Open accessJournal ArticleDOI: 10.1016/S0140-6736(20)30566-3
Fei Zhou1, Ting Yu, Ronghui Du, Guohui Fan2  +16 moreInstitutions (5)
28 Mar 2020-The Lancet
Abstract: Summary Background Since December, 2019, Wuhan, China, has experienced an outbreak of coronavirus disease 2019 (COVID-19), caused by the severe acute respiratory syndrome coronavirus 2 (SARS-CoV-2). Epidemiological and clinical characteristics of patients with COVID-19 have been reported but risk factors for mortality and a detailed clinical course of illness, including viral shedding, have not been well described. Methods In this retrospective, multicentre cohort study, we included all adult inpatients (≥18 years old) with laboratory-confirmed COVID-19 from Jinyintan Hospital and Wuhan Pulmonary Hospital (Wuhan, China) who had been discharged or had died by Jan 31, 2020. Demographic, clinical, treatment, and laboratory data, including serial samples for viral RNA detection, were extracted from electronic medical records and compared between survivors and non-survivors. We used univariable and multivariable logistic regression methods to explore the risk factors associated with in-hospital death. Findings 191 patients (135 from Jinyintan Hospital and 56 from Wuhan Pulmonary Hospital) were included in this study, of whom 137 were discharged and 54 died in hospital. 91 (48%) patients had a comorbidity, with hypertension being the most common (58 [30%] patients), followed by diabetes (36 [19%] patients) and coronary heart disease (15 [8%] patients). Multivariable regression showed increasing odds of in-hospital death associated with older age (odds ratio 1·10, 95% CI 1·03–1·17, per year increase; p=0·0043), higher Sequential Organ Failure Assessment (SOFA) score (5·65, 2·61–12·23; p Interpretation The potential risk factors of older age, high SOFA score, and d-dimer greater than 1 μg/mL could help clinicians to identify patients with poor prognosis at an early stage. Prolonged viral shedding provides the rationale for a strategy of isolation of infected patients and optimal antiviral interventions in the future. Funding Chinese Academy of Medical Sciences Innovation Fund for Medical Sciences; National Science Grant for Distinguished Young Scholars; National Key Research and Development Program of China; The Beijing Science and Technology Project; and Major Projects of National Science and Technology on New Drug Creation and Development.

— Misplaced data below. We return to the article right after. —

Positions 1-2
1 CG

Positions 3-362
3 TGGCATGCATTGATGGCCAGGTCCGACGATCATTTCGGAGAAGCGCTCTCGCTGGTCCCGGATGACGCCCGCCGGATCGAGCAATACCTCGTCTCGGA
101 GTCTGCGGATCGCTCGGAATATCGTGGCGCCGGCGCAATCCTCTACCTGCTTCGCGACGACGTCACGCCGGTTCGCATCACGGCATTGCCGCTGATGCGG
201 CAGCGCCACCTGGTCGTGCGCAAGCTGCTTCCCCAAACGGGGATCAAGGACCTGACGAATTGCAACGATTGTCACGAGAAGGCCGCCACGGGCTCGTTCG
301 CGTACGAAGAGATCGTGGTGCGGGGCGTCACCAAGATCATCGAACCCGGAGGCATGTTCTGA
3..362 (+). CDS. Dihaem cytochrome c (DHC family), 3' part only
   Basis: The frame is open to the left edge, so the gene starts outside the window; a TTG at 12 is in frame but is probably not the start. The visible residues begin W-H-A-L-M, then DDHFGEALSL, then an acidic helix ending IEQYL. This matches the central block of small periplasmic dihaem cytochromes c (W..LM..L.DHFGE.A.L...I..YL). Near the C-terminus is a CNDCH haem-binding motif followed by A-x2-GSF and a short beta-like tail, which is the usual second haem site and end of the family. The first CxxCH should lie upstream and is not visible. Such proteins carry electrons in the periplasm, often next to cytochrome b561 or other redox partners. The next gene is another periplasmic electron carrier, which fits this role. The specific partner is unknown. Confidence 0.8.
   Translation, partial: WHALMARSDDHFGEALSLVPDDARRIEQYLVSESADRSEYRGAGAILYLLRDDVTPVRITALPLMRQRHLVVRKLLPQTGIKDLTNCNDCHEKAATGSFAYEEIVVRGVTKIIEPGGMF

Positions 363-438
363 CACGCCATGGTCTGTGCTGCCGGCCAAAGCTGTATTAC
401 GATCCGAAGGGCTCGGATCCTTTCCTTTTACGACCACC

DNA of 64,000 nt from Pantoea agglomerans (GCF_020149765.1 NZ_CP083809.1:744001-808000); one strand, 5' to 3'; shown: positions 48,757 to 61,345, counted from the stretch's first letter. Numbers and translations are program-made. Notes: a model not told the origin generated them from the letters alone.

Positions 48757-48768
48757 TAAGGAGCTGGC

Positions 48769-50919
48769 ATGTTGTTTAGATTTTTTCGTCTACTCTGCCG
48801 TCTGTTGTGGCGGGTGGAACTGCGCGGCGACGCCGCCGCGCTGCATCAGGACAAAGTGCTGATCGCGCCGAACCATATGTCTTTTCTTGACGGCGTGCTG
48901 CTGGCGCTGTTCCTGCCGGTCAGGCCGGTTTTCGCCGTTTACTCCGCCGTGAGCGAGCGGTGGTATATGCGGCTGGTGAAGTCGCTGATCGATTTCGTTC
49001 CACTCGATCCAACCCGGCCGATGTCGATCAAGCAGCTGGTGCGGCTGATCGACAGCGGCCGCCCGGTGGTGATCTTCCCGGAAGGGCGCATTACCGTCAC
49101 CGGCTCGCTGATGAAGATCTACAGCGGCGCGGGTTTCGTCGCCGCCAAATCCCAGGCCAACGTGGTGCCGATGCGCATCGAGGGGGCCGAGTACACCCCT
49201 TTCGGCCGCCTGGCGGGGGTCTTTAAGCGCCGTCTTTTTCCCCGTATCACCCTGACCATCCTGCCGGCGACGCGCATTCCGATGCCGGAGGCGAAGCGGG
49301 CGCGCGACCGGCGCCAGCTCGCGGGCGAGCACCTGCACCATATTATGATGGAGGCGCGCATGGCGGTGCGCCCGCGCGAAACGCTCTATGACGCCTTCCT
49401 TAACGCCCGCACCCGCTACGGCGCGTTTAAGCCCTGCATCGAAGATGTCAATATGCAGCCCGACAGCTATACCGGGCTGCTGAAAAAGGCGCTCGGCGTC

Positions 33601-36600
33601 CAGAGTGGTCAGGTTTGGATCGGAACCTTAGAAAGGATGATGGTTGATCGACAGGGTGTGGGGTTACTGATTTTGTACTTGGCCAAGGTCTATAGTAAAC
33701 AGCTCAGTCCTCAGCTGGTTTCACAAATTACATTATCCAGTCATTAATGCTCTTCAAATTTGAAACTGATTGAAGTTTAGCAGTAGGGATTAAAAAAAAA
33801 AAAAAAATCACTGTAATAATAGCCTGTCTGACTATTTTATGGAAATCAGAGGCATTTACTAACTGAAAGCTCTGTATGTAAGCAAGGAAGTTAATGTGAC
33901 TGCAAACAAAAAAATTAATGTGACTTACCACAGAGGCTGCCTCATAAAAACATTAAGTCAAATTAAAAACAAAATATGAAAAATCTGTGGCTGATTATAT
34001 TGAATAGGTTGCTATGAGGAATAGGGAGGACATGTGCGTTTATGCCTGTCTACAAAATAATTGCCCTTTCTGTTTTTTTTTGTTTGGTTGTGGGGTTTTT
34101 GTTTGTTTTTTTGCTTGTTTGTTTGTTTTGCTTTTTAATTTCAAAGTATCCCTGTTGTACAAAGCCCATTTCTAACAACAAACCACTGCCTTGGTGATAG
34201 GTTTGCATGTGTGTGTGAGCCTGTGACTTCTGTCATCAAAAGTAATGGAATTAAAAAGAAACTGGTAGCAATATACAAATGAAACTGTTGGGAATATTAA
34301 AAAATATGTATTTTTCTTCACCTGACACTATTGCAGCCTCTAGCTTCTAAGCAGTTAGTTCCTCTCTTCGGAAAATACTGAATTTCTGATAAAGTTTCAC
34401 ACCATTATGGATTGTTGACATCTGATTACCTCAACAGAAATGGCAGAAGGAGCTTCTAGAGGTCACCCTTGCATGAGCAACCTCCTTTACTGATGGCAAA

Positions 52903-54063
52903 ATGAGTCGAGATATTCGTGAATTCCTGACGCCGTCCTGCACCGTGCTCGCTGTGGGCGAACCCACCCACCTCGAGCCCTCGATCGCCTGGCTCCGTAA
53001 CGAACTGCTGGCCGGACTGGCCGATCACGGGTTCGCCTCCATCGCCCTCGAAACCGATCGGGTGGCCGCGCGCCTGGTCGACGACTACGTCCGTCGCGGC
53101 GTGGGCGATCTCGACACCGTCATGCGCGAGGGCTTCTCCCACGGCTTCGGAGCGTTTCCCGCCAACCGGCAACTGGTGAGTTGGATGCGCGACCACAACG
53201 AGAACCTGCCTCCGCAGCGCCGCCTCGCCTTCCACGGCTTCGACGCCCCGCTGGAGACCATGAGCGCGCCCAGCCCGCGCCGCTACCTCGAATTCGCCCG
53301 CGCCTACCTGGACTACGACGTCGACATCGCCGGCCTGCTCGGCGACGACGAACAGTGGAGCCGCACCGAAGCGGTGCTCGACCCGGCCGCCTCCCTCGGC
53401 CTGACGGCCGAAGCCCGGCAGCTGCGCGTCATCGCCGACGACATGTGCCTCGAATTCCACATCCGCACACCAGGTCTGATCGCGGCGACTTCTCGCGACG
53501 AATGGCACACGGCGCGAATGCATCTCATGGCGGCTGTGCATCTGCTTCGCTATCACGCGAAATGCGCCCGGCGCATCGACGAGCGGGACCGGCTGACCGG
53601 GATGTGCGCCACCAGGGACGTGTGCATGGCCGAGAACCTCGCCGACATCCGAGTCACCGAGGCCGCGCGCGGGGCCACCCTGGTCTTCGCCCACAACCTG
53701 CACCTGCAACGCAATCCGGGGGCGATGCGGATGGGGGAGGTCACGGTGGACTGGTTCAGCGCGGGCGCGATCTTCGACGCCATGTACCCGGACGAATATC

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Topics: Cohort study (56%), Retrospective cohort study (56%), Odds ratio (53%) ... show more

15,279 Citations


Open accessJournal ArticleDOI: 10.1001/JAMA.2020.1585
Dawei Wang1, Bo Hu1, Chang Hu1, Fangfang Zhu1  +10 moreInstitutions (1)